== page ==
Startup Spotlight: Road Finch takes your brand on the road

May 23, 2016

 

roadfinchSTOCKTON — Pedro Avila wanted to develop a form of advertising that grabbed people’s attention and reached them on a personal level. So, he combined a billboard with a bicycle and in May 2014 launched Road Finch, a mobile billboard advertising business headquartered in downtown Stockton.

The company recently opened a Sacramento branch and hopes to expand into San Jose this year.

Named in part for the pet zebra finches Avila raises, Road Finch works with clients to promote their brands by designing portable billboards that can be towed on carts pulled by bicycles.

“We are able to get right in the middle of crowds of people using a means they haven’t seen before,” said Avila.

While the bicycle-billboard combination garners a lot of attention, the powerful advantage Road Finch offers clients involves the bicycle riders themselves. Known as brand ambassadors, these employees cycle throughout targeted areas loaded with clients’ product information, brochures, fliers and coupons.  

“It’s that human touch, the ability to interact with people one-on-one that no other type of advertising can even touch,” Avila said.

All of Road Finch’s 13 employees, regardless of their position, have acted as brand ambassadors, donning uniforms that consist of orange bike shirts that bear the finch logo, helmets, gloves, sunglasses and messenger bags.   

Together, Road Finch and clients determine where brand ambassadors should cycle to gain the most attention. Typical locations include areas within the downtown Stockton district that have frequent and heavy pedestrian traffic as well as farmers market or events held at the fairgrounds or Stockton Arena.

Brand ambassadors will change course, however, if a target area lacks people.

Wherever they ride, the bicyclists are always prepared to stop and talk with anyone who is curious about the products advertised on their towed billboards.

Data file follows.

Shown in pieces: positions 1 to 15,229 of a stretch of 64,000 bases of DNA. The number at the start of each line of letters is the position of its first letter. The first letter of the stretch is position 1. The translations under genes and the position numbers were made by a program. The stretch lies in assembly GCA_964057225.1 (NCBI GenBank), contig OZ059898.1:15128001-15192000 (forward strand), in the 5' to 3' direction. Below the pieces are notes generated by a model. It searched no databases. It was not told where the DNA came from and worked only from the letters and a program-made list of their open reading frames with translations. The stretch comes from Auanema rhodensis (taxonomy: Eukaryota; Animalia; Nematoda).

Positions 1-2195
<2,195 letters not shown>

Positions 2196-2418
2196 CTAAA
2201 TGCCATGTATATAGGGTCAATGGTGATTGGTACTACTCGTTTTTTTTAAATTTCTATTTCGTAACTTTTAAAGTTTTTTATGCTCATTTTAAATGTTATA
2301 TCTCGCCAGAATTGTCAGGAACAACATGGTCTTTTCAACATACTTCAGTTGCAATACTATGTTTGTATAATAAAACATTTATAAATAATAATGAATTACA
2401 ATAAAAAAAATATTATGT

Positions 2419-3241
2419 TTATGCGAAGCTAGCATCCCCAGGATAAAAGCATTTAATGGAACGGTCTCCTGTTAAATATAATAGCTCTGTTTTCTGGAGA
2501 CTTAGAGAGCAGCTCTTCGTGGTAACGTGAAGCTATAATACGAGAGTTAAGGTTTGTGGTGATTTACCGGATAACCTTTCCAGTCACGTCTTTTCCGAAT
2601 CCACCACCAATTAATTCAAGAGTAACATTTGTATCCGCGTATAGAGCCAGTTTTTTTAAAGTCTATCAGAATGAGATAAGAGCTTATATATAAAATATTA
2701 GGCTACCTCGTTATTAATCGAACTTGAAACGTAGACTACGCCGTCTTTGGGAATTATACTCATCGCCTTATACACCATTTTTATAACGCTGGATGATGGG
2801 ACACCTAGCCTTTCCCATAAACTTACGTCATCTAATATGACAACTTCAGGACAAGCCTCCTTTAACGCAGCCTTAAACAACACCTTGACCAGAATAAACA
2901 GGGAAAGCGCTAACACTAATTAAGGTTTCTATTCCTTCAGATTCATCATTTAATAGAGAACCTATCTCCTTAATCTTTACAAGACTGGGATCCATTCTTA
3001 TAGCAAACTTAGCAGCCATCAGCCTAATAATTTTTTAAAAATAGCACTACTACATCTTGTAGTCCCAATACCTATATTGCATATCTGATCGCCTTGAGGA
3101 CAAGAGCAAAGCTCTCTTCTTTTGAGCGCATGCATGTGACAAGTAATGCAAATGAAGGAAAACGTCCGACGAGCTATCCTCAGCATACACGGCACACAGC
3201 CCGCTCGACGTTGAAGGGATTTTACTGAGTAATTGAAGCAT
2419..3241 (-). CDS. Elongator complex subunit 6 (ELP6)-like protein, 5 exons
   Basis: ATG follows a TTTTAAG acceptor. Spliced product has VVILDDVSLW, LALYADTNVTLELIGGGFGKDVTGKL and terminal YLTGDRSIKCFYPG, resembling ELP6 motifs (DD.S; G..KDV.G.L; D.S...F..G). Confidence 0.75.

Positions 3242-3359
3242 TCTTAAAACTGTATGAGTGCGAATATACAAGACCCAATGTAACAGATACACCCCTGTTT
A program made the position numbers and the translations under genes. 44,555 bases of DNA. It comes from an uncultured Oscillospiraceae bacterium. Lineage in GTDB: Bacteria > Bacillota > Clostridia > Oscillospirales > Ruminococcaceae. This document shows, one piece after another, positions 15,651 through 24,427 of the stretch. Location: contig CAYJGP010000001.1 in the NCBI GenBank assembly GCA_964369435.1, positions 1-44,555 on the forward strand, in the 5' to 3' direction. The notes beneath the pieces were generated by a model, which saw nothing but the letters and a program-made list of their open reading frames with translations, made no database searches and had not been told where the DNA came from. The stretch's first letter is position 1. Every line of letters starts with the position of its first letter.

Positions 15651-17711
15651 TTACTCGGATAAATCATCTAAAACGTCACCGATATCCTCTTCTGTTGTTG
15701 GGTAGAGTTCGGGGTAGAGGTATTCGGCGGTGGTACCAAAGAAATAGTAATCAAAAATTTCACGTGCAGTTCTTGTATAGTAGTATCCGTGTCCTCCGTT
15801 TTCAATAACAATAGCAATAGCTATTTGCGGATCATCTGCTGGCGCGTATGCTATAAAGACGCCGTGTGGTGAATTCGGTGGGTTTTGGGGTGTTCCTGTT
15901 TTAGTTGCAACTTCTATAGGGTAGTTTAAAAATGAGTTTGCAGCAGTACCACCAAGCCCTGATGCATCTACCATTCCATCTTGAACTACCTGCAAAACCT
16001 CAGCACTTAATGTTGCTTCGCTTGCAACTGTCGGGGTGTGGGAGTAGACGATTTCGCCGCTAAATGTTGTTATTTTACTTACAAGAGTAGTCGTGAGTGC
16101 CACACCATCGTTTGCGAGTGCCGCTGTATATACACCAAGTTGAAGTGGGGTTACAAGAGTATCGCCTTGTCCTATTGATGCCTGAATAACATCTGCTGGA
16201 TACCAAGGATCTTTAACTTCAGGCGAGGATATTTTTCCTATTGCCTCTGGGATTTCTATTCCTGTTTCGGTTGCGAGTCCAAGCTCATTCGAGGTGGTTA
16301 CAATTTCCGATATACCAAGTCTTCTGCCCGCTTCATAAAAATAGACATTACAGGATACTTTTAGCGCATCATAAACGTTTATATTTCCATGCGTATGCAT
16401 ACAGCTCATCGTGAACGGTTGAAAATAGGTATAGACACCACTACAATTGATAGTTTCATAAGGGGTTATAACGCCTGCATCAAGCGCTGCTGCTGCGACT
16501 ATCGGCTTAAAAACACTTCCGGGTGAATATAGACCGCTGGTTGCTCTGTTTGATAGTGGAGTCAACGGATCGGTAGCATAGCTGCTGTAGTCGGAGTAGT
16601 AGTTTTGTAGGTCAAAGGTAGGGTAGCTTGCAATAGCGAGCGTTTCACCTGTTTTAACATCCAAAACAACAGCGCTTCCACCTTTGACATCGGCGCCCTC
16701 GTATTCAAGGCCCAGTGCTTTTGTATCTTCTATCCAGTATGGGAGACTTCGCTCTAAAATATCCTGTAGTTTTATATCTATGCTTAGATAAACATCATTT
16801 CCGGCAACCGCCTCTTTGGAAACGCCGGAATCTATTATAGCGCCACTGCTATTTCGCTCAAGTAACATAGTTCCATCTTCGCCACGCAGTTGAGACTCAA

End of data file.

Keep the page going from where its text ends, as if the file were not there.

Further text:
“I was headed to the fairgrounds, and I was pulled over by a gentleman just to collect what I had,” said Road Finch graphic artist Shawn Alfaro. “He loved it and he said, ‘Great. I wouldn’t have known about it if I hadn’t seen you,’ and then he takes off.”

Road Finch has a wide range of customers that include municipal organizations, restaurants, agricultural producers, legal firms, realtors and an author. Many of those businesses see a positive correlation between Road Finch’s mobile advertising and their sales — especially restaurants that can trace coupons handed out to the public by brand ambassadors.

Author Nancy Brooks said her online book sales go up when she uses Road Finch’s services.

“The books hold steady rankings when I use Road Finch,” she said. “I’ve even tried to see what happens if I don’t advertise for a few weeks, and my rankings drop. Considering there are millions of e-books out there, having an advantage makes a difference.”

The ability to get on-the-spot information about her books is what helps sell them.

“A lot of people don’t have time to Google the products in stationary ads,” said Brooks. “They’ll see it and forget about it by the time they get home. But if they can ask questions, right then and there, it makes a big difference.”

The Downtown Stockton Alliance uses Road Finch to promote area events and agrees that the brand ambassadors add that effective extra touch to advertising.

“I think that this is much more personal,” said Communications Manager Sylvia Qualls. “It’s much more in the face and at the street level. The bikers are right there where people are walking and they’re very easy to notice. They are not only mobile so they can cover a large area of downtown, but they can stop whenever people seem interested and want more information.”

Road Finch still relies primarily on word of mouth to promote its advertising services.  

“Most of the customers we’ve gotten to date, it’s just been organic. A client has seen our people on the road or heard about it from others,” said Avila.

The firm is in the process of hiring a sales professional to help boost sales.

Having started out with used bicycles found on Craig’s List and some PVC piping, recycled tires from children’s garage sale bikes and black 99-cent Walmart spray paint for the carts, Road Finch has relied on what Avila calls grassroots financing. The company has received no infusion of investment money, and operations have been strictly self-funded.

Avila believes Road Finch is ready to go to the next level and hopes to expand throughout the United States and eventually worldwide. He considers financing the biggest hurdle in terms of reaching the firm’s growth goals.

“We landed a big client that should be able to self-fund us even more,” Avila said.

With the proper financing, Road Finch hopes to grow and invest in emerging technologies. Still, Avila believes the firm’s lean beginnings have helped make the business adaptable.

“By not having money at the beginning, it’s made us extremely inventive, and it’s made us resilient,” he said. “By running on fumes, we keep going.”

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